Open Letter to the DOE from CAPR Spokane RE: Comments Re. DOE-Preliminary Draft Rule for Spokane River Instream Flow Rule

Spokane Chapter of CAPR-Citizens’ Alliance for Property Rights May 30, 2014 Department of Ecology Bellingham Field Office Attn: Ann Wessel 1440 10th Street, Suite 102 Bellingham, WA 98225-7028 RE: Comments Re. DOE-Preliminary Draft Rule for Spokane River Instream Flow Rule May 30, 2014

The Spokane Chapter of CAPR (Citizens’ Alliance for Property Rights) wishes to again thank your Spokane DOE employees for presenting at our March 27th meeting concerning the not yet released Spokane River Instream Flow Rule. Our chapter would like to take this opportunity to ask questions and add comments into the permanent record.

1. Your document entitled, Frequently Asked Questions states, “The rule would give the Spokane River a water right, much like we give individuals, farms and municipalities. However, at the 5-14-14 Spokane DOE meeting, your employee Guy Gregory when asked how the river can have a right answered that a water right is granted to people to preserve uses and this is a community right, not a right for the river which is a misnomer. His statement seems to contradict the way the various DOE’ documents state that the river has a water right. Please explain this contradiction.

2. The Washington State Constitution mentions in Article 1 (Declaration of Rights), Section 1 that “All political power is inherent in the people, and governments derive their just powers from the consent of the governed, and are established to protect and maintain INDIVIDUAL RIGHTS.” In Section 3, under Personal Rights, “No person shall be deprived of life, liberty, or property, without due process of law.” Community rights and or rights for inanimate objects such as rivers are not listed in our WA State Constitution under the Declaration of Rights. Thus, it appears that DOE must align with protection of individual rights, not community rights or rights for an inanimate river in order to meet the lawful conditions as set forth in our most foundational document, the Washington State Constitution.

3. On March 27th, your employee Keith Stoffel when asked if wells would be metered said that existing, permit exempt wells won’t be metered. Rusty Post said that private wells are drawing very little water in the aquifer region. We understand that the rule was not released yet. However, the rule states on p 6, 5, “All future new surface and groundwater appropriations, other than rainwater collection, shall measure withdrawals.” Thus, water meters will be installed on new wells in the Spokane aquifer region after the rule has taken effect. Thus it appears that with this rule a precedent to meter wells has been established in Eastern WA. Most private property owners who use water from their own wells do not want to have their wells metered or pay for water since many have paid thousands of dollars and already pay a utility bill to pump their wells. However, DOE has now just established that new wells will be metered in the Spokane aquifer region. CAPR Spokane strongly objects to metering of any wells in Eastern WA and strongly rejects this portion of your new rule. We think that this is jus t the beginning of requirements for meters for all domestic, exempt wells in Eastern WA.In addition, all exempt wells, whether those that exist now, or in the future, should not require metering, since 98% of the ground water is returned to the ground via a septic system in rural areas.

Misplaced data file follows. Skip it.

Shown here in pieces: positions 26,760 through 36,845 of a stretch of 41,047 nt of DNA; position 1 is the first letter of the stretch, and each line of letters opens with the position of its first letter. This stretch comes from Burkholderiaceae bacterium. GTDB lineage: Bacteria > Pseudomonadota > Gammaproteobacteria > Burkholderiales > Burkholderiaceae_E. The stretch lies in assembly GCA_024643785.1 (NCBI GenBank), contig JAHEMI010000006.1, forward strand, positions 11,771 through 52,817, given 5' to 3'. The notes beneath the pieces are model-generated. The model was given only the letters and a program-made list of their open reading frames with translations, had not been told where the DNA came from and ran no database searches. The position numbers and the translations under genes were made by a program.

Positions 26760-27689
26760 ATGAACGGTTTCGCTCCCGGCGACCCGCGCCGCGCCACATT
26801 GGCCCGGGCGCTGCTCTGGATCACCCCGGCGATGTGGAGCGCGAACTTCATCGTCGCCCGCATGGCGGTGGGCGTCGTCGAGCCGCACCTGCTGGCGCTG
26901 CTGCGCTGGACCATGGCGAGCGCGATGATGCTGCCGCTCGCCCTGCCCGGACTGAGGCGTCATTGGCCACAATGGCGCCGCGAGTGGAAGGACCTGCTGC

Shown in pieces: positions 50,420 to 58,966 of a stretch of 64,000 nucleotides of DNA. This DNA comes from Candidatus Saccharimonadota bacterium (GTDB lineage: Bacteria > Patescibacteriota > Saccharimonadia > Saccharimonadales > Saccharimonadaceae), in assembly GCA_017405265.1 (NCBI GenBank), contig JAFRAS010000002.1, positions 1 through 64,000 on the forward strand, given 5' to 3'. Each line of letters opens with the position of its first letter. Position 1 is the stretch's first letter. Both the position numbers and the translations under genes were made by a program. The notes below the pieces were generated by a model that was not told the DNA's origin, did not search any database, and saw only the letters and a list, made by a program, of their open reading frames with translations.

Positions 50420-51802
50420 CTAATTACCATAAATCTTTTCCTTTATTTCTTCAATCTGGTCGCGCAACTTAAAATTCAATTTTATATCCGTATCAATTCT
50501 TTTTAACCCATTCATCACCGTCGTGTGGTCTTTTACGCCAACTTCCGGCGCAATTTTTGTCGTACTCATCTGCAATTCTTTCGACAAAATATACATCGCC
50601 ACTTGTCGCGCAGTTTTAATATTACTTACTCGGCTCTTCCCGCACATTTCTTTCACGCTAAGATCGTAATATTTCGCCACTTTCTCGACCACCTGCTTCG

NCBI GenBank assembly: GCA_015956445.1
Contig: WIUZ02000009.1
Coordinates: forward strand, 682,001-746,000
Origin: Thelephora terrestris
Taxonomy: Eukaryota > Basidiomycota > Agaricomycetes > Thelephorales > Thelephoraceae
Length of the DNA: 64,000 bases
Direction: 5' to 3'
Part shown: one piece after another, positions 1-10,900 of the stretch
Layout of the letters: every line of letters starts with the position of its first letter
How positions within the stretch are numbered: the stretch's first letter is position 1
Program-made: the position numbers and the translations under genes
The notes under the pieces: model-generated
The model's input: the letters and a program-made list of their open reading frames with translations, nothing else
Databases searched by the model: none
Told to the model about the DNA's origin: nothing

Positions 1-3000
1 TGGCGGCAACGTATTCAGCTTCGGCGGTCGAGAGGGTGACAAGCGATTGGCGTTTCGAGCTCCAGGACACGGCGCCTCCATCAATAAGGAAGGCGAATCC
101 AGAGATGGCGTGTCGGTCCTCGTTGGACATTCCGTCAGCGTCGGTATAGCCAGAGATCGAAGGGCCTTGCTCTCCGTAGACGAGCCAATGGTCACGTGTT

4. RCW 90.54.005, that was passed in 1971, mentions that water is needed to meet the needs of people, farms, and fish. Why isn’t water for agriculture mentioned in your Instream flow rule?

5. On p 2, Federal and tribal reserved rights will not be affected. Why not or upon what authority do they meet the category of exemption? Will tribal members eventually be able to set large nets along the Spokane River to catch fish? Why or why not?

6. This rule will be similar to the rule that is in effect in the Little Spokane River area that impacts 125 junior water right holders. Apparently, in the summer and early fall when water flow is diminished, they can get their outside water shut off. Thus, their crops, lawns and gardens could die and water to water stock has to be hauled in. Please supply CAPR with a current list of senior right holders and current junior water right holders and those who have applied for water rights in the Spokane River Aquifer area so we can better understand who will be impacted. Also, please clarify if senior water right holders would ever be impacted by this rule. Would senior water right holders ever get their water shut off and will they ever be able to assign their water rights? Please clarify.